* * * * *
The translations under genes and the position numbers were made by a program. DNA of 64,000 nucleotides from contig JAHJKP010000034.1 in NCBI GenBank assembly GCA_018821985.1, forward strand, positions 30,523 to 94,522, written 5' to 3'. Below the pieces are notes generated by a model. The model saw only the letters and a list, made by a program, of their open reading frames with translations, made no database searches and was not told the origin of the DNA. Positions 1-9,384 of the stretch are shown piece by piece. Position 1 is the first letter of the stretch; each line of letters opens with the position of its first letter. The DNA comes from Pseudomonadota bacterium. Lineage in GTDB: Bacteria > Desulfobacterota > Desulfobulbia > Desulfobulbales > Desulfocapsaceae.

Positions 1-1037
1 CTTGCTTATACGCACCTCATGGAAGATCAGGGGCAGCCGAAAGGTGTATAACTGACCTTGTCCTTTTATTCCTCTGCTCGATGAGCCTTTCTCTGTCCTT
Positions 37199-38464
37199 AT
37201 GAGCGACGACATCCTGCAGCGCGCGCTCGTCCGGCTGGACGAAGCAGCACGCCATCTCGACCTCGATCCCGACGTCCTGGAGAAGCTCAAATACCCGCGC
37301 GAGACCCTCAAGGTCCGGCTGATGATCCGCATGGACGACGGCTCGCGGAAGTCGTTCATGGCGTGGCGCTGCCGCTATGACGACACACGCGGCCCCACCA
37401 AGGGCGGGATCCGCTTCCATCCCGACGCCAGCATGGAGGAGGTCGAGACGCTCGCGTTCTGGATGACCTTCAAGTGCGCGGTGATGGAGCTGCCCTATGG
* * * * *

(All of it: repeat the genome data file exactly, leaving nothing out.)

The translations under genes and the position numbers were made by a program. DNA of 64,000 nucleotides from contig JAHJKP010000034.1 in NCBI GenBank assembly GCA_018821985.1, forward strand, positions 30,523 to 94,522, written 5' to 3'. Below the pieces are notes generated by a model. The model saw only the letters and a list, made by a program, of their open reading frames with translations, made no database searches and was not told the origin of the DNA. Positions 1-9,384 of the stretch are shown piece by piece. Position 1 is the first letter of the stretch; each line of letters opens with the position of its first letter. The DNA comes from Pseudomonadota bacterium. Lineage in GTDB: Bacteria > Desulfobacterota > Desulfobulbia > Desulfobulbales > Desulfocapsaceae.

Positions 1-1037
1 CTTGCTTATACGCACCTCATGGAAGATCAGGGGCAGCCGAAAGGTGTATAACTGACCTTGTCCTTTTATTCCTCTGCTCGATGAGCCTTTCTCTGTCCTT
Positions 37199-38464
37199 AT
37201 GAGCGACGACATCCTGCAGCGCGCGCTCGTCCGGCTGGACGAAGCAGCACGCCATCTCGACCTCGATCCCGACGTCCTGGAGAAGCTCAAATACCCGCGC
37301 GAGACCCTCAAGGTCCGGCTGATGATCCGCATGGACGACGGCTCGCGGAAGTCGTTCATGGCGTGGCGCTGCCGCTATGACGACACACGCGGCCCCACCA
37401 AGGGCGGGATCCGCTTCCATCCCGACGCCAGCATGGAGGAGGTCGAGACGCTCGCGTTCTGGATGACCTTCAAGTGCGCGGTGATGGAGCTGCCCTATGG